Private Swiss Distilleries To Receive Licences Again


(MENAFN- Swissinfo) Small producers of distilled alcoholic drinks such as schnapps and grappa are to be granted a licence for their home distilleries again in order to preserve tradition in Switzerland.

This content was published on February 27, 2024 - 10:36 3 minutes Keystone-SDA

After the House of Representatives, the Senate also voted in favour on Monday by 42 votes to 0 with two abstentions.

The motion submitted in the House of Representatives by Fabio Regazzi demands that the government create the basis in the Alcohol Law for small producers to be granted a licence again. In addition, licences that were cancelled or temporarily extended at the end of 2020 should regain their validity.

The 2015 revision of the Alcohol Law abolished the possibility of home distilleries for private individuals, as these do not fall under the definition of a farmer, Regazzi explained.

Anyone who distils as a hobby is excluded from this. Withdrawing the licences would destroy a centuries-old tradition, he said, explaining that the producers were making an important contribution to the preservation of a rural cultural heritage that is important both from a cultural-historical and landscape perspective.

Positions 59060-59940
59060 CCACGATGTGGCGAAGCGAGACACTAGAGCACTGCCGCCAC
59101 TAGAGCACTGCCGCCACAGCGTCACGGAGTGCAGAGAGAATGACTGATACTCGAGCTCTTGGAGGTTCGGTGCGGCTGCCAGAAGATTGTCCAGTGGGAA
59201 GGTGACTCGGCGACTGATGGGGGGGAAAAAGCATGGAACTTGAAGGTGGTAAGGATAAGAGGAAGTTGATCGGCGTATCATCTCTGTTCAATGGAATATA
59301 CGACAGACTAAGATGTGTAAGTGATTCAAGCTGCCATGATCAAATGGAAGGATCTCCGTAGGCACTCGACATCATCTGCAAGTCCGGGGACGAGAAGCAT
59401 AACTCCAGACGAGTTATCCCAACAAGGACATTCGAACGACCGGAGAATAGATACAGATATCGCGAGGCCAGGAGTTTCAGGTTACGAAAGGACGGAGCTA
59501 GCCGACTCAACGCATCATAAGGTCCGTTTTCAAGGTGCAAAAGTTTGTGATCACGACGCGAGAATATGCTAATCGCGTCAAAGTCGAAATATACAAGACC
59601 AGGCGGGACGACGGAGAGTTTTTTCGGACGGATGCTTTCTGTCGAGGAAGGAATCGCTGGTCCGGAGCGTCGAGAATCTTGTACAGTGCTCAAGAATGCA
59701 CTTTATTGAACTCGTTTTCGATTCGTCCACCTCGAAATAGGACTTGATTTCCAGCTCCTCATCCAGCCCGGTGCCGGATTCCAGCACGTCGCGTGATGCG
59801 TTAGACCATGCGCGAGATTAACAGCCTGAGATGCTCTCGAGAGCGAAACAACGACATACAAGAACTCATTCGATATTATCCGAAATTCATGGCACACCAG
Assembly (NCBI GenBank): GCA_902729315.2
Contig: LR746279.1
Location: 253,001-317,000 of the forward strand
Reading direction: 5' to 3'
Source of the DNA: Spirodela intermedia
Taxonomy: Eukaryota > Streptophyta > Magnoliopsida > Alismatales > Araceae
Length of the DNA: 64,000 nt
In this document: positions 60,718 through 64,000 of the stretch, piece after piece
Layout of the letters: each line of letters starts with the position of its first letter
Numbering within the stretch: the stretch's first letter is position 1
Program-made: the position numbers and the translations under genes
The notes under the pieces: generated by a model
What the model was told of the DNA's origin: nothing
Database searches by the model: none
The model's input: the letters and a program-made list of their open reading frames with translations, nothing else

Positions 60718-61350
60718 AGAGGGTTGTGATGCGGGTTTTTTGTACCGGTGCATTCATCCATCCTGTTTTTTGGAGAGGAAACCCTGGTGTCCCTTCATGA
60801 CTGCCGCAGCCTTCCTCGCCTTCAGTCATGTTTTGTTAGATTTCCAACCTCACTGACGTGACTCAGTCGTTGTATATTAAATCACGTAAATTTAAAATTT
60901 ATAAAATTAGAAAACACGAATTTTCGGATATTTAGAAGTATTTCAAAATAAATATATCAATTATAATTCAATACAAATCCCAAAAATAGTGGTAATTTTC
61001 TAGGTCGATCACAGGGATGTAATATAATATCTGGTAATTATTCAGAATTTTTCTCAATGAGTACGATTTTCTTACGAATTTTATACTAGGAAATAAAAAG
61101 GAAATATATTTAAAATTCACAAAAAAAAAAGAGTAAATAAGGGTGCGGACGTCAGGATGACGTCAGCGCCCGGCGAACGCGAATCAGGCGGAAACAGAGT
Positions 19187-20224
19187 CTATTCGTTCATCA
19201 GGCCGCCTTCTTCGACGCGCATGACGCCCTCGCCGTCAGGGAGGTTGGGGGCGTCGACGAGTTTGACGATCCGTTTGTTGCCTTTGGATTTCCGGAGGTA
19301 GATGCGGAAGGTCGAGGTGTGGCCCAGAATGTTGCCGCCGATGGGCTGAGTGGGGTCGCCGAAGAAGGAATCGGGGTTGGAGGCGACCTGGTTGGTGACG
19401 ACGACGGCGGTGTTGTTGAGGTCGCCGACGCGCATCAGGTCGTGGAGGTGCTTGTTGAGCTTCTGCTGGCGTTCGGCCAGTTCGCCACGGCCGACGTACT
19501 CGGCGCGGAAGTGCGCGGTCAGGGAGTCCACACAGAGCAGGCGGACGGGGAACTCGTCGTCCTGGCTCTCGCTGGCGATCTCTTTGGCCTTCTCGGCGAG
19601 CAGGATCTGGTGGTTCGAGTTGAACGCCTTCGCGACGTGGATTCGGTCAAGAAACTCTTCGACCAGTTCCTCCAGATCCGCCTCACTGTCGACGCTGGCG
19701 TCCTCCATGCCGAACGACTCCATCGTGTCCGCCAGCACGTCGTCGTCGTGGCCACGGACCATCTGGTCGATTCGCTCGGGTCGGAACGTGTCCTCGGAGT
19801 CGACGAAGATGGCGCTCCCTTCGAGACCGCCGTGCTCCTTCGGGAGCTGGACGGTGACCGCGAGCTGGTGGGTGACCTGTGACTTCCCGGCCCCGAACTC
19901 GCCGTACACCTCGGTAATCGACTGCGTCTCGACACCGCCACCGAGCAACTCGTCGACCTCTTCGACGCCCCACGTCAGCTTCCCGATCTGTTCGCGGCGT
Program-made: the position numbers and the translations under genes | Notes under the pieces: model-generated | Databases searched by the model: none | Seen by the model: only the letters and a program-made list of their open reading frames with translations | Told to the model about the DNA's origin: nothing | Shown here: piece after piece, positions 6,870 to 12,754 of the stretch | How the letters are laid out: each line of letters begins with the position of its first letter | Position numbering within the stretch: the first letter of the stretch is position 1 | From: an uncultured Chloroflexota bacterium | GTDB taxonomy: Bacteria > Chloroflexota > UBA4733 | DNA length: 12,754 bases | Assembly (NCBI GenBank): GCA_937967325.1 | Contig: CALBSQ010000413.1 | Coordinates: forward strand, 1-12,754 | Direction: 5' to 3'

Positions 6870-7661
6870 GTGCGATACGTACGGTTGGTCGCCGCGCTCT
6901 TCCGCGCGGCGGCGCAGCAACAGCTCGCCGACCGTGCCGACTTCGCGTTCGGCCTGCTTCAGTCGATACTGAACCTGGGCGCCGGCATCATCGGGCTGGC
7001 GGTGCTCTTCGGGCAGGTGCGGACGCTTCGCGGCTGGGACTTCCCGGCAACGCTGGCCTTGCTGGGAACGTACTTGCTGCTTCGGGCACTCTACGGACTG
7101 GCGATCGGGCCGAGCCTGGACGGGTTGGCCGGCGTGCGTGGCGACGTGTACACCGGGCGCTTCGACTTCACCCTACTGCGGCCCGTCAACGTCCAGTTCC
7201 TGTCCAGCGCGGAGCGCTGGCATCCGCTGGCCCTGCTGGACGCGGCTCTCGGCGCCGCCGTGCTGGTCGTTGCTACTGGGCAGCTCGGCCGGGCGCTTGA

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Distilleries under competitive pressure

This was also the view of the responsible committee of the Senate. In addition, granting a licence would strengthen the production of local specialities. The committee also considered it appropriate to lower the administrative obstacles, not least because small distilleries were under pressure due to competition from imported spirits.

According to the text of the motion, there are currently around 10,000 private individuals in Italian-speaking Switzerland who produce distilled spirits; 500 of them have a licence. There are also private distilleries in Valais, Bern and the Basel region.

The government had requested a no vote on the motion. With the rejection of the liberalisation of the alcohol market in 2015, the obligation that anyone wishing to distil alcohol must have a licence also remained in place, it argued. Anyone who no longer had a distillation licence had to go to one of the three contract distilleries or one of the 63 cooperatives in Ticino to sell their produce.

This system had proved its worth, said Finance Minister Karin Keller-Sutter.

Translated from German by DeepL/ts

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